Same Settings Different Game

  • London, Tokyo, the good ol' USA, the post-apocalypse, bombed out warzones and World War II-just some of the settings we're overfamiliar with on Planet Gamedom.

    For all the possibilities videogames offer us, shoehorning the same handful of setting into our conscience grows fatiguing quite rapidly after you've dabbled in your fare share of triple A offerings.

    Take Tokyo or Japan as a setting. It's quite a juxtaposition that to many western folk Japanese culture and customs are very niche, but over the past 5-10 years, we can't seem to stop playing games set in Japan, making for a location that's overplayed and doesn't feel special or different anymore.

    You've got Shenmue and Yakuza, then on top you got Judgment, Persona, The World Ends With You, the new Ghostwire Tokyo, Ghost of Tsushima (feudal Japan is still Japan) and Fatal Frame among others.

    London too is a typical and boring go-to for mainstream games as well. I know London is my home country's capital city I don't live in, but damn leave them alone and give more idyllic British cities and townships a go like that blooming and blissful Shropshire setting in What Remains of Edith Finch.

    I get it the grime of London is full of all sorts of criminal activities and dirty dealings, but where's the imagination? Manchester, Liverpool, Birmingham, Newcastle and Yorkshire are all unexplored yet excellent potential settings for videogames but no dingy overdone London usually gets the nod.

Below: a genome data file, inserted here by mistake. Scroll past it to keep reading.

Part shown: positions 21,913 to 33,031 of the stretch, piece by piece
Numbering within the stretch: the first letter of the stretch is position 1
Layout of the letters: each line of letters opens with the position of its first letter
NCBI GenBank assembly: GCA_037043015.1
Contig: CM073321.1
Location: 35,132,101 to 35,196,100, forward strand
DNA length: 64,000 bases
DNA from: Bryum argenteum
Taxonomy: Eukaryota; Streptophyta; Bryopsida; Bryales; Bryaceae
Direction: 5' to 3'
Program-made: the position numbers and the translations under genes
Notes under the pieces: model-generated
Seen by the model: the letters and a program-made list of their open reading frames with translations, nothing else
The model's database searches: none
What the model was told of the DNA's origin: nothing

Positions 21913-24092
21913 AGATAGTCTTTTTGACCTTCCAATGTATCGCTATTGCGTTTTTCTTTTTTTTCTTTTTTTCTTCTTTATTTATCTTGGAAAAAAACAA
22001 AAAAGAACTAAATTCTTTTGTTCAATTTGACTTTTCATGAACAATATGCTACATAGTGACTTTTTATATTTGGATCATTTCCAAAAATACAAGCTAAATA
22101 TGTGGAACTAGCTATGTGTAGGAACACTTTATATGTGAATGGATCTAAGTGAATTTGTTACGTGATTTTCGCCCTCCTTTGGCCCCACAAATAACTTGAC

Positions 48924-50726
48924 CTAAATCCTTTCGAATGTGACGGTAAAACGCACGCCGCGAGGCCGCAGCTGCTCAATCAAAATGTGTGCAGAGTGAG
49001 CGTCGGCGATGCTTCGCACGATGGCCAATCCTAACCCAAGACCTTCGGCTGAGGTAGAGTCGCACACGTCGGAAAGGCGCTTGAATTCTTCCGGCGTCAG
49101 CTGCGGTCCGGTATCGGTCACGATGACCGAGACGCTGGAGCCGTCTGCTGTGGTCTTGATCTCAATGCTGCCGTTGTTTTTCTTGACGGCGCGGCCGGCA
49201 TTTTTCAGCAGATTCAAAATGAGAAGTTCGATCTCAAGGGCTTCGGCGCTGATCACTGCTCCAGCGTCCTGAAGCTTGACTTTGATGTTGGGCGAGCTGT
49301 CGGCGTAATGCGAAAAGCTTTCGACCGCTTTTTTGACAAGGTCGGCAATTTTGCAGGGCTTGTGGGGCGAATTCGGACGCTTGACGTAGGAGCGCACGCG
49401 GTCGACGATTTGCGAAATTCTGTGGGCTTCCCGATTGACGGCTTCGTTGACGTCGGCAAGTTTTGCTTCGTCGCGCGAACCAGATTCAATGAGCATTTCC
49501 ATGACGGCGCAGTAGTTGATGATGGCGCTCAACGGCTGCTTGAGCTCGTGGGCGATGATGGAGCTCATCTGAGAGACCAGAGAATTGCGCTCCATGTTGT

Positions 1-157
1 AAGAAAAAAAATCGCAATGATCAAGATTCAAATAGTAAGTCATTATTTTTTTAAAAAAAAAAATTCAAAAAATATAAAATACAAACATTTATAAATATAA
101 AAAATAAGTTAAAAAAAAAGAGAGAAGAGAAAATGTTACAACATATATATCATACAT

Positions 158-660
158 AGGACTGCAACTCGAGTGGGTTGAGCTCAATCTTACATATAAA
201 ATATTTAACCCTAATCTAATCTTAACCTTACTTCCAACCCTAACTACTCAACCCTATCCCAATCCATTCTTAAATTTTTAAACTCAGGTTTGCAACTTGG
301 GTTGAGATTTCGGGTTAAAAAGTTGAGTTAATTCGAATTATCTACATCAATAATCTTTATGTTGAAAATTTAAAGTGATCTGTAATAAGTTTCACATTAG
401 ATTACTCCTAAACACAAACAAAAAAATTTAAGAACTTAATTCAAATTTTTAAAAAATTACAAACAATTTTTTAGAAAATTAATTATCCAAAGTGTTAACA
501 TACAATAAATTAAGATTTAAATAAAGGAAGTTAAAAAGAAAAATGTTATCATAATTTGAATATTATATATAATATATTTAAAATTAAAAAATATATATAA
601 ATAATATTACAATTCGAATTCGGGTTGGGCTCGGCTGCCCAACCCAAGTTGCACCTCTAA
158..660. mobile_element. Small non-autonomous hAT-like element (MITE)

From The GTA London to The Getaway to Assassins Creed: Syndicate and Watch Dogs: Legion-London continues to be the epicenter of British representation according to the mainstream and it's growing more and more stale with each passing game that sets itself in Her Majesty's metropolis.

    I'm not surprised that the United States has by far the most attention paid in videogames and that's fine by me generally, but would it hurt to give us a side of America we haven't seen before or not as regularly?

    For all the expletives I give the Far Cry series mainly based on the most recent entry, at least it manages to change its setting in every game. From the African wilderness of Far Cry 2 to the tropical archipelago of the Rook Islands in Far Cry 3, the Indian inspired Kyrat in Far Cry 4, the rural American tranquility of Hope County Montana in Far Cry 5 and the Cuban reminiscent land of Yara in Far Cry 6; Far Cry done a fantastic job of changing Something tells me Far Cry will go the British Isles at some point but that's besides the meat and potatoes of this article.

    Remember Max Payne 3's setting of Sao Paulo Brazil? What a refreshing virgin Mojito that was to drink from the same old typical tonic water. I yearn for the ramshackled streets, the booming nightlife, the feeling of a place we've never stepped foot in before.

    The possibilities of where games can be set is widespread and numerous but this expansive space is narrowed by the necessity to downsize and focus on familiar and huge cities where open-world games can be explored. Some of the examples I've expressed here showcase the realm of possibilities if developers/publishers took the risks and gave us new opportunities to virtually travel where we haven't been able to before. The industry should take more risks and generate the sorely wanted diversity in where videogames take place and it should be a high priority.